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To determine how many roofing squares you need for your project, enter the measurements—rounded to the nearest foot—into our pop-up calculator. A 10 percent waste allowance is automatically added to the total.

Tips on Measuring for Roofing
To accurately calculate the area of your roof, you must first determine its slope, or pitch. Roof pitches are described in terms of rise and run. The run is the distance from the outside edge of a perimeter stud wall to the center of the house. The rise is the distance from the top of a stud wall to the peak of the roof. A roof’s pitch is determined by how much it rises for every foot it runs. Thus, a moderate 6 in 12 roof pitch means the roof rises 6 inches for every 12 horizontal inches it runs. A 12 in 12 pitch is a steep, 45-degree angle roof.

Roof Pitch
Use one of these three methods to calculate your roof’s pitch. You’ll need a level and a tape measure or ruler. Mark a spot on the bottom of the level, 12 inches from one end.

Roof Area
Flat Roofs
If your roof is flat or has no more than a 3 in 12 pitch, you can calculate its total square footage by simply multiplying the length by the width.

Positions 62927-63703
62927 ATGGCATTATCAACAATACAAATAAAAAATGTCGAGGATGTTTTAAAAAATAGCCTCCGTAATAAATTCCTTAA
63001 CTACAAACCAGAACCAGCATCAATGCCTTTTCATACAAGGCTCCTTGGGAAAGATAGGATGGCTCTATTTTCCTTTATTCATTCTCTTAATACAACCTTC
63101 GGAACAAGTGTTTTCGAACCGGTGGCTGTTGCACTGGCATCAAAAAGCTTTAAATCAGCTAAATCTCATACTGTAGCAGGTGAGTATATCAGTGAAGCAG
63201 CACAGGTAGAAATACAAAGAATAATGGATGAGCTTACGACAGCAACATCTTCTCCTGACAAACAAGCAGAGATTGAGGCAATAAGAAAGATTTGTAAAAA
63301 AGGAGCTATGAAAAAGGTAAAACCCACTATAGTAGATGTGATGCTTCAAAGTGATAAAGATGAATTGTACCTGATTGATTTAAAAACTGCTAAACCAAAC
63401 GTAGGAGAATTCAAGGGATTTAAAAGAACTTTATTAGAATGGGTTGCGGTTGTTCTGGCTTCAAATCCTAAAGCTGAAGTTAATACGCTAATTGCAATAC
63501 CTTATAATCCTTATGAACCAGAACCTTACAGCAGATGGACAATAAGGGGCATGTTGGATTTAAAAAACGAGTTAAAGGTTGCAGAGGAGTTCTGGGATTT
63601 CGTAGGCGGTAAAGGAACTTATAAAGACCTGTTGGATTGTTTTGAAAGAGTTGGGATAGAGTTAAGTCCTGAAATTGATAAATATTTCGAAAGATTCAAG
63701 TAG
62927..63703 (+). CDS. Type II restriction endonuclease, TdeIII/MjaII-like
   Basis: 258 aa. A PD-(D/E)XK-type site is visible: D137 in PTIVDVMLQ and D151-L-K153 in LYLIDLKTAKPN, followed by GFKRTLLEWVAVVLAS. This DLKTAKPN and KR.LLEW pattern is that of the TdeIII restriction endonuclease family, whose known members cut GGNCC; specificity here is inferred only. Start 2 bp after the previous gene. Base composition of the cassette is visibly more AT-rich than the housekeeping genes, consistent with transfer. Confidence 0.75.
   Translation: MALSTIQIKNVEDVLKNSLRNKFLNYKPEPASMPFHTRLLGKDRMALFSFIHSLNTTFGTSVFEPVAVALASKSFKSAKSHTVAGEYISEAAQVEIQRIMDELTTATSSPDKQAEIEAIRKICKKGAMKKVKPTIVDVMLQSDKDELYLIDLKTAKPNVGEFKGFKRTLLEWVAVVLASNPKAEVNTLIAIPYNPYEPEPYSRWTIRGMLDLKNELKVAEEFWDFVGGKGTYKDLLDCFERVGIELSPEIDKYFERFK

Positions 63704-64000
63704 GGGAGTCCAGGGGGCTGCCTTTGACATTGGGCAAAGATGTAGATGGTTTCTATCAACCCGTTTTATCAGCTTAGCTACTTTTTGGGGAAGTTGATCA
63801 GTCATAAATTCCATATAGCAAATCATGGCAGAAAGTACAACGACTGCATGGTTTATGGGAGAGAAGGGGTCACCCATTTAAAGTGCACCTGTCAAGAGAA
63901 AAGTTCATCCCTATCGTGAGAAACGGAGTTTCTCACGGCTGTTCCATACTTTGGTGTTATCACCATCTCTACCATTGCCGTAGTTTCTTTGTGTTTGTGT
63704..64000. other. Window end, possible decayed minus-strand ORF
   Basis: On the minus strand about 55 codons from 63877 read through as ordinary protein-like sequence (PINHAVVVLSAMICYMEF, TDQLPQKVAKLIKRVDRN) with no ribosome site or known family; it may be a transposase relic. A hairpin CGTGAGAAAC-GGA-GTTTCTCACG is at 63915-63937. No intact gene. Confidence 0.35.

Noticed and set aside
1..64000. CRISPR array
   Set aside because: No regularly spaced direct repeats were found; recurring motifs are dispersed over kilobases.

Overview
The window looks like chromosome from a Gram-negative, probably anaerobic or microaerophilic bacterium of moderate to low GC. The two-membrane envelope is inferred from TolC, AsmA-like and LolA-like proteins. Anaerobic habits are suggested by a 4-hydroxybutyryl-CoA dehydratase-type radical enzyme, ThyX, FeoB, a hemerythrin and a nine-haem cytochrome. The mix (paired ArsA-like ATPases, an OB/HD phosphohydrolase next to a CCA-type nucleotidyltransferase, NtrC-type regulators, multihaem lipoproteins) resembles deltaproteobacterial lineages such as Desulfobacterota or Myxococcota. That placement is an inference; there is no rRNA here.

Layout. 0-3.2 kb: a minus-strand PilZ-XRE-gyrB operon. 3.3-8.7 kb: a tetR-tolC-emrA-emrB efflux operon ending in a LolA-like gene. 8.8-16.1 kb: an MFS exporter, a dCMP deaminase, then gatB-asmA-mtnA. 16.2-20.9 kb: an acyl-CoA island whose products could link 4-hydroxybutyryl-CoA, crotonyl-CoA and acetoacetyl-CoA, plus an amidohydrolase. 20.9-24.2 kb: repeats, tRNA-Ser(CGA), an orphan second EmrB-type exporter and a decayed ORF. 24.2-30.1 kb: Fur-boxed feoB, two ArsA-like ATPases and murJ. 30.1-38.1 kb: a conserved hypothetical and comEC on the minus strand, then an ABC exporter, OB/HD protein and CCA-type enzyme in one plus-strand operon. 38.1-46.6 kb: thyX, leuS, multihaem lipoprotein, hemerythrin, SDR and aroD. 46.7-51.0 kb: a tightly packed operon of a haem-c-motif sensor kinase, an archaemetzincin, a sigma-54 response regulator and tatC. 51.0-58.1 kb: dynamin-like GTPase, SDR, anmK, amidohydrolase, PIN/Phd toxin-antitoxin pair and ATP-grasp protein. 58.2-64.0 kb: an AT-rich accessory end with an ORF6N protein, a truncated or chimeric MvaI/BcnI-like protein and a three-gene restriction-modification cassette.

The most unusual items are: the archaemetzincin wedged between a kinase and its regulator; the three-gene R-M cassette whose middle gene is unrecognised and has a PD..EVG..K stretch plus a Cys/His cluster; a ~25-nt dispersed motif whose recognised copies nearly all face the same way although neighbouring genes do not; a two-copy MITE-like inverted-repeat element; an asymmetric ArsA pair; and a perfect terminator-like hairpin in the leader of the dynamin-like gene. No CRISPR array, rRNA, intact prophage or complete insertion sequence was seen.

Steeper Roofs
Measure your house at ground level, then add in the roof’s overhang for greater accuracy. As an example, if the roof overhang is 12 inches, you’ll add 2 feet to the overall length and 2 feet to the overall width of the house. This nominal square footage amount is then multiplied by a factor associated with the roof’s pitch. (Note: These factors are listed to the right for your reference. They will be integrated into the calculator when you provide your roof pitch selections.) Pitch Multiply by:
4 in 12 1.06
5 in 12 1.08
6 in 12 1.12
7 in 12 1.16
8 in 12 1.20
9 in 12 1.25
10 in 12 1.30
11 in 12 1.36
12 in 12 1.42

1. On a ladder beside the roof, place the level a foot or so up the roof,     hold it level, and measure from the 12-inch mark on the bottom     straight down to the roof. If it measures 4 inches, you have a 4 in 12     pitch; 8 inches and you have an 8 in 12 pitch.
2. On a ladder at the gable end of your house, place the level against     the rake rafter (the one on the roof overhang) with the 12-inch mark     on the rafter’s bottom edge. Now measure from the end of the level     up to the bottom edge of the rafter. That is the roof’s rise.
3. In the attic, place the level against a rafter with the 12-inch mark on     the bottom of the rafter. Measure from the end of the level up to the     bottom edge of the rafter. That is the roof’s rise.